2007 Chrysler Sebring

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starting MSRP

Key specs

Base trim shown


Body style


Seating capacity

190.6” x 59.0”


Front-wheel drive



The good:

  • Highway ride
  • Four-speed automatic performance
  • Four-cylinder gas mileage
  • Brake pedal feel

The bad:

  • Narrow front seat cushions (YES Essentials fabric)
  • Weak four-cylinder highway performance
  • Cramped front cabin
  • Cheap-feeling turn signal stalk, map lights

3 trims

Starting msrp listed lowest to highest price

Wondering which trim is right for you?

Our 2007 Chrysler Sebring trim comparison will help you decide.

See also: Find the best Sedans for 2024

Notable features

  • Side curtain airbags
  • E85-compatible 2.7-liter V-6
  • Optional heated and cooled front cupholder
  • Optional 20GB multimedia hard drive
  • Optional navigation can reroute based on traffic data

2007 Chrysler Sebring review: Our expert's take

By Mike Hanley

The totally redesigned 2007 Sebring midsize sedan has the unenviable spot of being Chrysler’s first all-new car since the 300 full-size sedan, a runaway success credited with reversing Chrysler’s flagging fortunes. Breakout models like the 300 don’t come around all that often, and back-to-back hits are even more uncommon. While I like the Sebring’s ride quality on the highway and its available entertainment features, the driving experience is marred by a tight, ill-fitting cabin and a merely adequate base powertrain.

Exterior & Styling
On the outside, the Sebring has little in common with the hulking 300; its grille and headlights remind me of the Crossfire roadster. Like the Crossfire, the Sebring also has the brand’s now-signature hood strakes.

From the hood to the back, the Sebring has a number of different design elements in play. There’s a strong crease in the side doors and an arcing C-pillar that descends into a stubby rear deck. I don’t find the Sebring especially attractive, but I commend Chrysler for taking a chance with the Sebring’s looks instead of producing another conservatively styled midsize sedan.

Base Sebrings have standard 16-inch steel wheels and wheel covers, while the midrange Touring and top-of-the-line Limited have 17-inch aluminum wheels. Aluminum or chrome-plated 18-inch rims are optional.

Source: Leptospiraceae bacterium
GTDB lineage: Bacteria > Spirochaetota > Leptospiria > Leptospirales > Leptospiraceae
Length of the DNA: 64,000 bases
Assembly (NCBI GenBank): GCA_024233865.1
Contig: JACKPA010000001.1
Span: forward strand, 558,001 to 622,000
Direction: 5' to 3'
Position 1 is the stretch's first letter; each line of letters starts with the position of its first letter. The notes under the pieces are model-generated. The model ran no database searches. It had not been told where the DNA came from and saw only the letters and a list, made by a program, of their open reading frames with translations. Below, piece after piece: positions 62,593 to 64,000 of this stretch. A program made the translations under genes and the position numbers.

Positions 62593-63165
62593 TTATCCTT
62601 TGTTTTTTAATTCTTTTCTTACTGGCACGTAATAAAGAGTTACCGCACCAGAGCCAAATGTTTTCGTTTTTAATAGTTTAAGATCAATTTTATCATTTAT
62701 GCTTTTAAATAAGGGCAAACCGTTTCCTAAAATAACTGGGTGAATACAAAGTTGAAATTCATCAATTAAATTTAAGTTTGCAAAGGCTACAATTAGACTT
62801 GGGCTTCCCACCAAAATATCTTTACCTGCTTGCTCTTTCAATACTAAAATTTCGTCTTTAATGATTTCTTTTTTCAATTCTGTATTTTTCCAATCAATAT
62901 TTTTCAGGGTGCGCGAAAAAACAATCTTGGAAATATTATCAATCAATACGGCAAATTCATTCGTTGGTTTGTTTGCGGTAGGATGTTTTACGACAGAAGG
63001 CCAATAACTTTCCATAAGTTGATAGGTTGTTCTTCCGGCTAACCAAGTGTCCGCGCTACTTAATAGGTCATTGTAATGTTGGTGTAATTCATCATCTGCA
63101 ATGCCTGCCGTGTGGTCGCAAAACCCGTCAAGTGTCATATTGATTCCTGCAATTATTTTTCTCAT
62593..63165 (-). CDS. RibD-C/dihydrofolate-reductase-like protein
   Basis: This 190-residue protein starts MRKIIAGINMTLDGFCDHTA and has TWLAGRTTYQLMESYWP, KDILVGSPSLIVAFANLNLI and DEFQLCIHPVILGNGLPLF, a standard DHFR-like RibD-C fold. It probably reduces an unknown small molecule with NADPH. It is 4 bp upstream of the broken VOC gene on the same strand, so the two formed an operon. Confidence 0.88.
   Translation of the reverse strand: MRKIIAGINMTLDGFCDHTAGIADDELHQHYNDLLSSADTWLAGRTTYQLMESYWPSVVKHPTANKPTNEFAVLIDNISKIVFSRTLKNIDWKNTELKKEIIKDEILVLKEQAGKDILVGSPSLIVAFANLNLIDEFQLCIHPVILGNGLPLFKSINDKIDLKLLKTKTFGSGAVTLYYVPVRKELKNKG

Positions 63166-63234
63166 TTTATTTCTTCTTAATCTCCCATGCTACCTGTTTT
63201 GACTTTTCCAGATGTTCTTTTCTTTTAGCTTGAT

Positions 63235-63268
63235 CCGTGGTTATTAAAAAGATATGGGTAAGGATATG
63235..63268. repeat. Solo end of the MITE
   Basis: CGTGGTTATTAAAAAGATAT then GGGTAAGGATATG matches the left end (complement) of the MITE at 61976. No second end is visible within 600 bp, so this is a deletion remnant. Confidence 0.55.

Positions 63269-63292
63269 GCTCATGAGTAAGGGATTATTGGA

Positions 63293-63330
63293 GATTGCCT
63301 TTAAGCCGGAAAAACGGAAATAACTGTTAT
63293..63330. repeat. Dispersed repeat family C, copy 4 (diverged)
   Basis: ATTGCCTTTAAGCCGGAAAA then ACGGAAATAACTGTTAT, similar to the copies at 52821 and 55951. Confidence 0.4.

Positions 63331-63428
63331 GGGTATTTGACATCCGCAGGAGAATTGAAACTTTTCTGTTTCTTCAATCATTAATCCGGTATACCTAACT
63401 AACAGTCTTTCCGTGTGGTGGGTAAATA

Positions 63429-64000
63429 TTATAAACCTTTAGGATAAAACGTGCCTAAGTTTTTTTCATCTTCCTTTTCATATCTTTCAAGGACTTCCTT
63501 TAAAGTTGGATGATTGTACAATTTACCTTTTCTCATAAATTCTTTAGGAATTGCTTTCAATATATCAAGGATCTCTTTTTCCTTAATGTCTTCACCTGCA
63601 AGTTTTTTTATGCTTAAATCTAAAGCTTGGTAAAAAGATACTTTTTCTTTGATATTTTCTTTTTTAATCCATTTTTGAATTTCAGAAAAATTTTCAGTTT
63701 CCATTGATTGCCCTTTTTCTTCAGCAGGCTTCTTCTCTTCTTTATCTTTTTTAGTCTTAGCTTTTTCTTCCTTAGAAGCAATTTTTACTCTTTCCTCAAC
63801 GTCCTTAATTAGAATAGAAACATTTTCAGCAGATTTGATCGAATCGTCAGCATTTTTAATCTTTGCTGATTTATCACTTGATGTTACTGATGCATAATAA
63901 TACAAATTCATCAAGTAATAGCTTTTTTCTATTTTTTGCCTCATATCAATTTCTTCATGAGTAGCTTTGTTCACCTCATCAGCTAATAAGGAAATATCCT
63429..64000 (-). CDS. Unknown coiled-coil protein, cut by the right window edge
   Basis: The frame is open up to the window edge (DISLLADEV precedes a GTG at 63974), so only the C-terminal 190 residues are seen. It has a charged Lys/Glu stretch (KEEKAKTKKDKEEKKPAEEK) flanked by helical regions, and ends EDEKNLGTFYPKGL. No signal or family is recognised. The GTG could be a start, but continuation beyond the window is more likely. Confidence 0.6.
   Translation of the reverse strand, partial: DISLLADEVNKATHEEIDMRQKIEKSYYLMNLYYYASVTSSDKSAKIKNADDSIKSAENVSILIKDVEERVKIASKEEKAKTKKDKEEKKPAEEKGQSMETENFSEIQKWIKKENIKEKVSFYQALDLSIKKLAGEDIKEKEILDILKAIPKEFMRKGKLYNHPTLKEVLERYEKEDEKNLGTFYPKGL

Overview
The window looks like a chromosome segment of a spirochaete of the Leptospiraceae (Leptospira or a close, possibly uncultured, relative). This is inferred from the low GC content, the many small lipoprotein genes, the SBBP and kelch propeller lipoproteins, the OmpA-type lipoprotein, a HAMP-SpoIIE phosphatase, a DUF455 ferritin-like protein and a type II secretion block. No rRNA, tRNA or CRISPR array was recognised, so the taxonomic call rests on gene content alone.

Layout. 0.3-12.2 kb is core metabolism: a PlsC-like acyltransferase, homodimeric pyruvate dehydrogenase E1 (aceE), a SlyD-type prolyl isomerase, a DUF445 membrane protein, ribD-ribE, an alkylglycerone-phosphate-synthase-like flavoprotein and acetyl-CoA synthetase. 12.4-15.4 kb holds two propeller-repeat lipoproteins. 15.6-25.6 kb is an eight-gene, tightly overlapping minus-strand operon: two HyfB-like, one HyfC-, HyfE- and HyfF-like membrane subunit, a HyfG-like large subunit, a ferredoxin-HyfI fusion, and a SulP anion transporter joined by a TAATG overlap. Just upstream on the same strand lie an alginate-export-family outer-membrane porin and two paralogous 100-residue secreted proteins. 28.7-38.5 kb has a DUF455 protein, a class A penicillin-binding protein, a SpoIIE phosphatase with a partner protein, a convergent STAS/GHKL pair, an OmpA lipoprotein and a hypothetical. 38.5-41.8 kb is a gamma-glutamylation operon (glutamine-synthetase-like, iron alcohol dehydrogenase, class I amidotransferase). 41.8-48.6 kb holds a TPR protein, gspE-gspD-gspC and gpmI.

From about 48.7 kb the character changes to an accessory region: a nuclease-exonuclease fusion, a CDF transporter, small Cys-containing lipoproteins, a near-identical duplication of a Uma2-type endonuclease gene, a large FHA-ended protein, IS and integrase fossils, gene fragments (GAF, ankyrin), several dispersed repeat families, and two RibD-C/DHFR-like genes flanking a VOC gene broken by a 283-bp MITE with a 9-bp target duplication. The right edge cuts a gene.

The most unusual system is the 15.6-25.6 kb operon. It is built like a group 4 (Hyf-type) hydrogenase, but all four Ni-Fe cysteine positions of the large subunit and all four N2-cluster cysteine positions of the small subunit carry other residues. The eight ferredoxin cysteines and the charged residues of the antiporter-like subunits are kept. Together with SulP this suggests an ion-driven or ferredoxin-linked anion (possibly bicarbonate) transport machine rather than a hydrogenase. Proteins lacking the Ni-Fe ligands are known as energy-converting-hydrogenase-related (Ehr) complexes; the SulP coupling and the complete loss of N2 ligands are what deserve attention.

Ride & Handling
The Touring model I tested had a considerably softer ride than most midsize competitors. However, while those competitors quickly settle themselves after hitting a big dip in the road, the Sebring unfortunately bobs up and down a few times; it’s the closest thing you’ll find to a Lincoln Town Car in this class. At highway speeds, that floatiness disappears and the car morphs into a poised cruiser.

Sebrings have a four-wheel independent suspension and front and rear stabilizer bars. The sedan initially leans into fast corners, but digs in when pushed faster, resisting additional body roll. The steering wheel takes a little effort to turn, but the driver is rewarded with a direct response from the front wheels. Though it’s no different from many other midsize sedans, the steering wheel provides minimal feedback.

Going & Stopping
Three engines are offered in the front-wheel-drive Sebring. My test car featured the 2.4-liter four-cylinder that’s standard in Base, Touring and Limited sedans. A 2.7-liter V-6 that runs on regular gasoline or E85 ethanol is optional for the Touring, and Limiteds can have a 3.5-liter V-6. (In California and states that have adopted California emissions regulations, the 2.7-liter V-6 can only use gas, not E85.) Even though more competitors are exclusively using five- and six-speed automatic transmissions in order to enhance performance and gas mileage, both the four-cylinder and 2.7-liter V-6 drive a four-speed automatic. The 3.5-liter V-6 teams with a six-speed automatic that features Chrysler’s AutoStick clutchless-manual mode.

Chrysler Sebring Engines
2.4-liter I-4 2.7-liter V-6 3.5-liter V-6
(@ rpm)
173 @ 6,000 189 @ 6,400 235 @ 6,400
(lbs.-ft. @ rpm)
166 @ 4,400 191 @ 4,000 232 @ 4,000
Required fuel Regular Regular or E85 Regular
gas mileage
(city/highway, mpg)
24/32 22/30 (gas) 15/22 (E85) 19/28
Source: Manufacturer

The four-cylinder engine provides acceptable performance in city driving, but it runs out of power at highway speeds, where it lacks any kind of urgency when acceleration is called for. However, the four-speed automatic shifts smoothly and kicks down quickly when necessary.

Front-disc and rear-drum brakes — an increasingly uncommon setup — are standard, but Touring and Limited models can have optional all-disc brakes. The brake pedal has a reassuringly firm feel to it when depressed, and it’s easy to modulate the brakes to produce a smooth stop.

The Inside
The five-seat cabin has standard cloth seating surfaces but is available with YES Essentials fabric — which resists stains, odors and static — or two-tone leather-trimmed seats. Manually adjustable front seats with lumbar support are standard, and a power driver’s seat is optional; a power-adjustable front passenger seat isn’t offered. Manual air conditioning, cruise control, a tilt/telescoping steering wheel and heated power mirrors are standard.

The interior is finished in silver-color trim and chrome. Limited versions add “tortoise shell” trim — which looks a bit like shiny burled wood — on the dash, doors and steering wheel. Most trim pieces fit together snugly, but the turn signal stalk and directionally adjustable LED map lights feel cheap.

Though the Sebring’s 102.5-cubic-foot cabin is larger than both the Toyota Camry’s and Ford Fusion’s, it feels smaller, especially in front. Not helping matters is the cloth seat’s narrow bottom cushion, whose side bolsters squeeze front occupants’ thighs. If you’ve driven a Sebring with leather seats, email me and let me know what you think of them.